Furthermore, under “Security Considerations”, it states:

The RANDOM opcode in the PoS network should be considered as a source of randomness output of a higher strength than the output provided by either the BLOCKHASH or the DIFFICULTY opcode in the PoW network.

However, the randomness output returned by the RANDOM opcode is revealed to the network within the parent block.

So if anything, it’s slightly improving the pseudo-randomness generated in contracts using block.difficulty. However, it’s still not a true source of randomness in much the same way as block.difficulty is not.

1 Like

Thanks for the context Alex, and thanks for the info @mkalinin.

It sounds like PRANDOM would be a better opcode then since this is a pseudo-randomness method. I think having the opcode be purely RANDOM would be incredibly dangerous.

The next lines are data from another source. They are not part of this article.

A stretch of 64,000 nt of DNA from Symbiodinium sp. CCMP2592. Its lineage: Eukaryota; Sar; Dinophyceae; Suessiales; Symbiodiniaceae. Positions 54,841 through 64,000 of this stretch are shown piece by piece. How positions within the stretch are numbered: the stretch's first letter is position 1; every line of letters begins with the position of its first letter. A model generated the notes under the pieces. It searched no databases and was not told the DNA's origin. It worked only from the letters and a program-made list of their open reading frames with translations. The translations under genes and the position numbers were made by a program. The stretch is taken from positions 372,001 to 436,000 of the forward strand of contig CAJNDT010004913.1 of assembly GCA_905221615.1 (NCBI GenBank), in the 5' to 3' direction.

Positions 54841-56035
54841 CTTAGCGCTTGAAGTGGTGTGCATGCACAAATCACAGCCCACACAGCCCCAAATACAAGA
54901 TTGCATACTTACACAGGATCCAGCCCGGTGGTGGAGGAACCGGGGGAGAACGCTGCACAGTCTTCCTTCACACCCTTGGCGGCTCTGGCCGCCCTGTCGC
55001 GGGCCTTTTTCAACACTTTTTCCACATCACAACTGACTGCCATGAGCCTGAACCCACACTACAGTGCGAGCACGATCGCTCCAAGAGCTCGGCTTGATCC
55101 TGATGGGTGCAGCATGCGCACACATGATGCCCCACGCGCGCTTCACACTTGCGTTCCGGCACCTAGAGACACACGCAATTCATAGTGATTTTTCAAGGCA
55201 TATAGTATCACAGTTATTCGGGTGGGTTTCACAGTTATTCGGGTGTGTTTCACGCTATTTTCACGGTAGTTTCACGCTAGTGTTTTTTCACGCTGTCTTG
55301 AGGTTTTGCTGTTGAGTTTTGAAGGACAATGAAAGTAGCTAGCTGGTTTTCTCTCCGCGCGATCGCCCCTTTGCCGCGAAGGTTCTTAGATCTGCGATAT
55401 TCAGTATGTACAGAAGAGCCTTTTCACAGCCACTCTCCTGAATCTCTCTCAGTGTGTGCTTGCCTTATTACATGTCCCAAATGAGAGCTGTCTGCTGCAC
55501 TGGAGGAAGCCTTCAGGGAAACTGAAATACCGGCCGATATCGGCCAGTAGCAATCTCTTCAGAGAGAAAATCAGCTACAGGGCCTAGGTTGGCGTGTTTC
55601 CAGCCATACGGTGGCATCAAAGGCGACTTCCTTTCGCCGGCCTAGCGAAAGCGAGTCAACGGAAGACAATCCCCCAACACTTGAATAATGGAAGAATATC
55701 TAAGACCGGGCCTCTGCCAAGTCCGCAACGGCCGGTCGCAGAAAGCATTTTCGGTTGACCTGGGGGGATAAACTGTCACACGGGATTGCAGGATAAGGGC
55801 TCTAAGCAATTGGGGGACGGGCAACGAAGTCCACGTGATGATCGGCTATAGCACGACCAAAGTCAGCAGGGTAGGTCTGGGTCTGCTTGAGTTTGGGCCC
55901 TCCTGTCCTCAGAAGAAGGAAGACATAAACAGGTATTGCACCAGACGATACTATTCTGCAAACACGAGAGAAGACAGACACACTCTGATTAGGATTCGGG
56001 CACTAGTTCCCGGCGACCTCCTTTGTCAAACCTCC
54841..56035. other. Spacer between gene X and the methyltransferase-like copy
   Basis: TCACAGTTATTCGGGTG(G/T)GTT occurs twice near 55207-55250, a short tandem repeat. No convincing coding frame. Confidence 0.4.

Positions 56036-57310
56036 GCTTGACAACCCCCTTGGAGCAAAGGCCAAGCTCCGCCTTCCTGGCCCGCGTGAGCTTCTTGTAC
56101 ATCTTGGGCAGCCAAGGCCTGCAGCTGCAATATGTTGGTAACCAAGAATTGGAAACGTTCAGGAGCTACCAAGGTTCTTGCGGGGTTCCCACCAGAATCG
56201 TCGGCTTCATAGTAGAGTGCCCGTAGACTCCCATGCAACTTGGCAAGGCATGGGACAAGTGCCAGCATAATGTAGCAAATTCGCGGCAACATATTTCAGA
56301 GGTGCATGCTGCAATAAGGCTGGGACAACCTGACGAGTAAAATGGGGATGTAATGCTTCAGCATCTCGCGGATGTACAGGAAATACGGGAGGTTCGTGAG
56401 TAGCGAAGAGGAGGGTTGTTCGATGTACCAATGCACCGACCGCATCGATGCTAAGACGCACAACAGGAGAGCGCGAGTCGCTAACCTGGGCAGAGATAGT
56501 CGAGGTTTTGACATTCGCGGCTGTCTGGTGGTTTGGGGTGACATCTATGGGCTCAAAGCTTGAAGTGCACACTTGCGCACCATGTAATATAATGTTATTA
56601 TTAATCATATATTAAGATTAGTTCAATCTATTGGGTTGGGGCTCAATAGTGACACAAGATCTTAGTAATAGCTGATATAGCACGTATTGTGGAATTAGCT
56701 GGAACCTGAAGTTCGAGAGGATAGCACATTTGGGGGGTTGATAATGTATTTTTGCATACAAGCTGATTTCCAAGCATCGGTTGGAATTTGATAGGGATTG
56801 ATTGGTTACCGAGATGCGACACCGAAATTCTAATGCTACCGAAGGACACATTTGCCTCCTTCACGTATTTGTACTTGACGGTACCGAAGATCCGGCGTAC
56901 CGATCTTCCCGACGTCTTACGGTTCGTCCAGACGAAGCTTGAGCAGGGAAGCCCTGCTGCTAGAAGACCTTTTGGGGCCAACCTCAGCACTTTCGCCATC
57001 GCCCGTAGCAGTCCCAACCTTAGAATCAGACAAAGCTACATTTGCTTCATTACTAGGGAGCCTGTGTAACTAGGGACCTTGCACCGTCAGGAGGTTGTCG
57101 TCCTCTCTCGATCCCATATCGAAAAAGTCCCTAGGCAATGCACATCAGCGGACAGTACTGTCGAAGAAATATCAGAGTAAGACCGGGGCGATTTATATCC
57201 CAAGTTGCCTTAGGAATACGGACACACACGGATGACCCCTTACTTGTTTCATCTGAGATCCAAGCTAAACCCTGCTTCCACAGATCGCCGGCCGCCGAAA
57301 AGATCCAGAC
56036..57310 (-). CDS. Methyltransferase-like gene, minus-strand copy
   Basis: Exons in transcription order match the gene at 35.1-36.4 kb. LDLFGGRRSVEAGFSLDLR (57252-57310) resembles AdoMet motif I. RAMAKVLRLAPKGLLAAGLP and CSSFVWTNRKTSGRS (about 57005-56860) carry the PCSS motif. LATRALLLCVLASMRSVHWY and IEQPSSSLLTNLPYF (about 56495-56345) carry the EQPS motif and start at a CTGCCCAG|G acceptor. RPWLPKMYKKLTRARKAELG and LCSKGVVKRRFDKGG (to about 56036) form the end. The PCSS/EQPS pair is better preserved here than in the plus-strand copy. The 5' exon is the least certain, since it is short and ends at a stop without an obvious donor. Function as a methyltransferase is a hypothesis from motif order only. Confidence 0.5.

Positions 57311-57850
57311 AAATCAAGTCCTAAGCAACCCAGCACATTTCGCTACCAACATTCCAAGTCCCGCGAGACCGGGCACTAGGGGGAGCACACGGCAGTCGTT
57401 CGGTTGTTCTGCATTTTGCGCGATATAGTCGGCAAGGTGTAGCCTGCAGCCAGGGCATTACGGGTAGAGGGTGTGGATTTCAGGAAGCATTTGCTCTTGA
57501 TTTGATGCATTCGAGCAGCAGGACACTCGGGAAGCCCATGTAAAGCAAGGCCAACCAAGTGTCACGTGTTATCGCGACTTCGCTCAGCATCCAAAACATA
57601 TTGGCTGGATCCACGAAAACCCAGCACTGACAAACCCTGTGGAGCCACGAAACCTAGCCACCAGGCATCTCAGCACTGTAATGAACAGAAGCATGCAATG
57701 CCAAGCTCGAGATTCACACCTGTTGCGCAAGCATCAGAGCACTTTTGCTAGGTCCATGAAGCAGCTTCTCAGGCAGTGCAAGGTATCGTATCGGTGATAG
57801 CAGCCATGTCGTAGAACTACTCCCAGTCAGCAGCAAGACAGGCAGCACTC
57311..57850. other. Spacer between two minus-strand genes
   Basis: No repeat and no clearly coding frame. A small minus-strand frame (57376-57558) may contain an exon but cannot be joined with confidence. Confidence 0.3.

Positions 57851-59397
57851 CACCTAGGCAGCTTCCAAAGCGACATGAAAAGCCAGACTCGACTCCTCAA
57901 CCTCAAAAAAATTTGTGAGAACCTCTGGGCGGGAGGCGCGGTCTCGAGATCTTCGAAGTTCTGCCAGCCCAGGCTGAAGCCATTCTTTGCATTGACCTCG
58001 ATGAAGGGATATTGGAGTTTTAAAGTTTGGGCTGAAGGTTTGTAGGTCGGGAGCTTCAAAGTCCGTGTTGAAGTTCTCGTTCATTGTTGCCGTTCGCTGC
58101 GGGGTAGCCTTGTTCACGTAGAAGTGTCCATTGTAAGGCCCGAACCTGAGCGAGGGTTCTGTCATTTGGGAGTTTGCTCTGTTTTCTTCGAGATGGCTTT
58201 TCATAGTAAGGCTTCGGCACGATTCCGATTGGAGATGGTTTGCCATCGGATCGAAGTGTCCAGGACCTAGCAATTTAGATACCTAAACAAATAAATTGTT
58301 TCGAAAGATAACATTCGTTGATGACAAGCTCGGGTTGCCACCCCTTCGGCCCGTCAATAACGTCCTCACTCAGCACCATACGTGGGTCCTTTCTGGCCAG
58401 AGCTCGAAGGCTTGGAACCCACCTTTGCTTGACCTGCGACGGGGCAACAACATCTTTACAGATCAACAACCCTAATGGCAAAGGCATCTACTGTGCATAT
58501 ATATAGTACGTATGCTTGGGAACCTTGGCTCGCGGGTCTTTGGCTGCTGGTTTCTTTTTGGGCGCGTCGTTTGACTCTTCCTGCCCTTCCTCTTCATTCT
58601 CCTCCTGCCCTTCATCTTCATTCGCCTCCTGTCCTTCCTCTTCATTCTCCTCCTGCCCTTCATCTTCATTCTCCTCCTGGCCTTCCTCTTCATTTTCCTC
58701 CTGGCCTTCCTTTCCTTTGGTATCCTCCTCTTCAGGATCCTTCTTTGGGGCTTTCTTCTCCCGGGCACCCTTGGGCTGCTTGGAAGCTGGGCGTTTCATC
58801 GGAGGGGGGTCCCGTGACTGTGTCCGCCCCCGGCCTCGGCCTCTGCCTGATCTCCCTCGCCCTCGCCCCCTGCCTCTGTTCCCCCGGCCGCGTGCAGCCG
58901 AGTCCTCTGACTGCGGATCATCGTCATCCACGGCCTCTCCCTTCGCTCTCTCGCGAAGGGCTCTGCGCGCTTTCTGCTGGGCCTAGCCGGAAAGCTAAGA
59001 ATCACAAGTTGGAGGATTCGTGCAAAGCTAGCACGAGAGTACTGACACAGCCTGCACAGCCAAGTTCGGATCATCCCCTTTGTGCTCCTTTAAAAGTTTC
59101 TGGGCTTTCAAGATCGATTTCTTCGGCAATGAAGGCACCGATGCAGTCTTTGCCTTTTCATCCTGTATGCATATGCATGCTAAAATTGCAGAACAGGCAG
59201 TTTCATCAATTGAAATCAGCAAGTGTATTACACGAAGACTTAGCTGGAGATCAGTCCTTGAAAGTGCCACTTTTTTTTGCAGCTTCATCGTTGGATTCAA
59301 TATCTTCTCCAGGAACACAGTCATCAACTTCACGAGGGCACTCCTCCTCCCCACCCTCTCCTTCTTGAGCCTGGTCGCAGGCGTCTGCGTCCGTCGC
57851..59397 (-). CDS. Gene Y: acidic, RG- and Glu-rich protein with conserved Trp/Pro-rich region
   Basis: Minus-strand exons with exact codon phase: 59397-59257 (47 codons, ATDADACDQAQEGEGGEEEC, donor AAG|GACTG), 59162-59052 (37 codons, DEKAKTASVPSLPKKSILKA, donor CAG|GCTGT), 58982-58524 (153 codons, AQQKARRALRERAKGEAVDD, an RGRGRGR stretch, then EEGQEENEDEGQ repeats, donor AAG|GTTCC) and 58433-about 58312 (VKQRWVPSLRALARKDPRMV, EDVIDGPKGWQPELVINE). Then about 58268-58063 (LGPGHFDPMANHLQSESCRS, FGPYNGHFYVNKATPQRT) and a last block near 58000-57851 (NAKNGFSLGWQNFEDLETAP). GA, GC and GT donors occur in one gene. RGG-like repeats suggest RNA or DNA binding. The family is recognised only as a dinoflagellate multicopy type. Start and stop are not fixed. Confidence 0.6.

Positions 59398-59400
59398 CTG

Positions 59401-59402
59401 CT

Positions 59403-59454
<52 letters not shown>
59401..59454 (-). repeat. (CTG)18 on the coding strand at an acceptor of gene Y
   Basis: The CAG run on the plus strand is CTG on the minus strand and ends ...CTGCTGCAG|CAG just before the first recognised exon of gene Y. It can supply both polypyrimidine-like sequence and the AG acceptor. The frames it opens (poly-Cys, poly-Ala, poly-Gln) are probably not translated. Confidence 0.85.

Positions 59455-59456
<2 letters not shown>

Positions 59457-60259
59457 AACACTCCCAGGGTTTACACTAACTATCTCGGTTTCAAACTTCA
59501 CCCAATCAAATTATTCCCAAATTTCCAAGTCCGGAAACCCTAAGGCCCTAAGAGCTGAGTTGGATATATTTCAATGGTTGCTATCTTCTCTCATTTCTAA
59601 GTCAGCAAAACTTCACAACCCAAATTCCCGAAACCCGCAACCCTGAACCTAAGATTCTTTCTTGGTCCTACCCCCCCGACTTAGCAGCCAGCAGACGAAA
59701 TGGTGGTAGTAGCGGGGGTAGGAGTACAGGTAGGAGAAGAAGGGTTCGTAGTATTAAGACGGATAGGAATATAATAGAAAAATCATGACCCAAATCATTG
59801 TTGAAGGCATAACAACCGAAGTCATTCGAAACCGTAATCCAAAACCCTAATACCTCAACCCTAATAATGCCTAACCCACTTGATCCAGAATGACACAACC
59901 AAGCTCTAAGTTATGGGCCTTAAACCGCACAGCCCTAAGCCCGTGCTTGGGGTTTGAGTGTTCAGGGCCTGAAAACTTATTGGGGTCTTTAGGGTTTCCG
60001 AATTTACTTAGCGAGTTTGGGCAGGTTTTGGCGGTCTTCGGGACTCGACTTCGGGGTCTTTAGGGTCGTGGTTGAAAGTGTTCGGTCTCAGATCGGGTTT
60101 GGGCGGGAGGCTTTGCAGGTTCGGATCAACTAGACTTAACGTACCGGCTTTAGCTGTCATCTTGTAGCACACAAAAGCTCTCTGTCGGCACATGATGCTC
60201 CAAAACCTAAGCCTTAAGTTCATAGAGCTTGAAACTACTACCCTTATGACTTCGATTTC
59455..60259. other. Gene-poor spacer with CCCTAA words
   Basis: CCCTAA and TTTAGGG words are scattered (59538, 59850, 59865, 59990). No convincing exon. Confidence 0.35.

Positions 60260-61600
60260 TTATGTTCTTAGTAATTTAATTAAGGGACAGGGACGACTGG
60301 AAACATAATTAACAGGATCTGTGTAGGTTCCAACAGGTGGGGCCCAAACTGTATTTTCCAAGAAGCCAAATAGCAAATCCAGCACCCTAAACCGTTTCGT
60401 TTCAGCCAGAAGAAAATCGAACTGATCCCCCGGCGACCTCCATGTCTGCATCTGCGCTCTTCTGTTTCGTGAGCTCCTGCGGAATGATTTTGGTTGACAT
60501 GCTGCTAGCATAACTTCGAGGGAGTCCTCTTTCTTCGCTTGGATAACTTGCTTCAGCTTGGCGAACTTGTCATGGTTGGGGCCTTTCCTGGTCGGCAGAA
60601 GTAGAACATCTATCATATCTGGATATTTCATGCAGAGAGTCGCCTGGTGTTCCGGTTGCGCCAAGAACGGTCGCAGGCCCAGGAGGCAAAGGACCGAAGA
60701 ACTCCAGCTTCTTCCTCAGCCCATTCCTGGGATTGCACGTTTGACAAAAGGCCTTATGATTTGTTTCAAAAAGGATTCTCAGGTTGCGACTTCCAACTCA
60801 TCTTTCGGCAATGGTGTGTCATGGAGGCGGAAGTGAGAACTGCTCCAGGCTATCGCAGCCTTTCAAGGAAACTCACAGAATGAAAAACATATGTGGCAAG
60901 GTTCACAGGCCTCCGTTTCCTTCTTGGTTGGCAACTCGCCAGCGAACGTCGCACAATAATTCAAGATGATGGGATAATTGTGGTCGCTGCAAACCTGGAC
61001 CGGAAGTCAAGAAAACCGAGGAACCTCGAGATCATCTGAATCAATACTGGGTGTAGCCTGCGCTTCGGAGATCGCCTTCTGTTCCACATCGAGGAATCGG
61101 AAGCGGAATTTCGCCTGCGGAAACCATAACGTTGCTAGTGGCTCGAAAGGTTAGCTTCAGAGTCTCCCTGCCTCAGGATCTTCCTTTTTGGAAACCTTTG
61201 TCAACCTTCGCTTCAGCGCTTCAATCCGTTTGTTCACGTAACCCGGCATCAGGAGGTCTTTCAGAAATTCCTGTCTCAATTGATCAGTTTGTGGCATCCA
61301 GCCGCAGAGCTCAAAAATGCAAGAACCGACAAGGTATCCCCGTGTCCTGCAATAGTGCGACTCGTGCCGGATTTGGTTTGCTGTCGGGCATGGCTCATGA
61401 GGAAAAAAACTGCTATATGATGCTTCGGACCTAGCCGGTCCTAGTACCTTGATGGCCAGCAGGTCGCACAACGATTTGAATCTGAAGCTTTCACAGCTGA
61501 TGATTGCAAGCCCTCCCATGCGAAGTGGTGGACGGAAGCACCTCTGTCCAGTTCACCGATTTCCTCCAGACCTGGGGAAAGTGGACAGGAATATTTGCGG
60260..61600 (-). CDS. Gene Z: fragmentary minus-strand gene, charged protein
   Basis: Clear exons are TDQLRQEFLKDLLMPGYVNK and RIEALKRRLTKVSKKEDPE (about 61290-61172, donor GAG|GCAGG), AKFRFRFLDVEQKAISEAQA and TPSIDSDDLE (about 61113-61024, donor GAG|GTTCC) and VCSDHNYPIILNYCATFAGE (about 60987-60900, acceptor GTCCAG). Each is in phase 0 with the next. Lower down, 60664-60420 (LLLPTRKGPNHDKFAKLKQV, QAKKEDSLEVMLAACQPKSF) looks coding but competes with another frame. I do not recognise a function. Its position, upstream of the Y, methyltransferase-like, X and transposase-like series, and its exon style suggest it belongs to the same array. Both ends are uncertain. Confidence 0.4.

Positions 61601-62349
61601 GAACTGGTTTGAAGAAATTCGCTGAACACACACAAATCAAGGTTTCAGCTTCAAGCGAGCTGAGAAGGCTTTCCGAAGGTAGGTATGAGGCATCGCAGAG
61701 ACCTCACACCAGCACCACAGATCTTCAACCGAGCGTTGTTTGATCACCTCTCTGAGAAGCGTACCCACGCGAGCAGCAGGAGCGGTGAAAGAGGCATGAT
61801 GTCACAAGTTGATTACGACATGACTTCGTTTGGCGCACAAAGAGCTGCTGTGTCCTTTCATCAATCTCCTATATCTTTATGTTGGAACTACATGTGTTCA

I’ve seen enough hacks from projects thinking that the difficulty is a secure method of randomness, and I’d rather not bake a bad practice into Ethereum.

Ideally, we choose a different name entirely.

I don’t think that adding a P prefix to the name of this opcode changes anything. Careful implementer like you are would read and grok all the implications before using a thing. Others would rely on DIFFICULTY and BLOCKHASH as a source of randomness (thinking that they are strong enough) despite of warnings made here and there. Additionally, is there a system that uses true randomness? It seems like pseudo randomness is used in most of the cases.

“Careful implementer like you”

I don’t think we should be implementing conventions that make things more complicated. Developer experience is death by 1,000 cuts, and this is one of those things that could be easily avoided.

“Oh wait, the RANDOM opcode isn’t actually random?”

I’d really rather us not introduce concepts that are confusing.

And yes, there are systems that use True randomness like Chainlink VRF.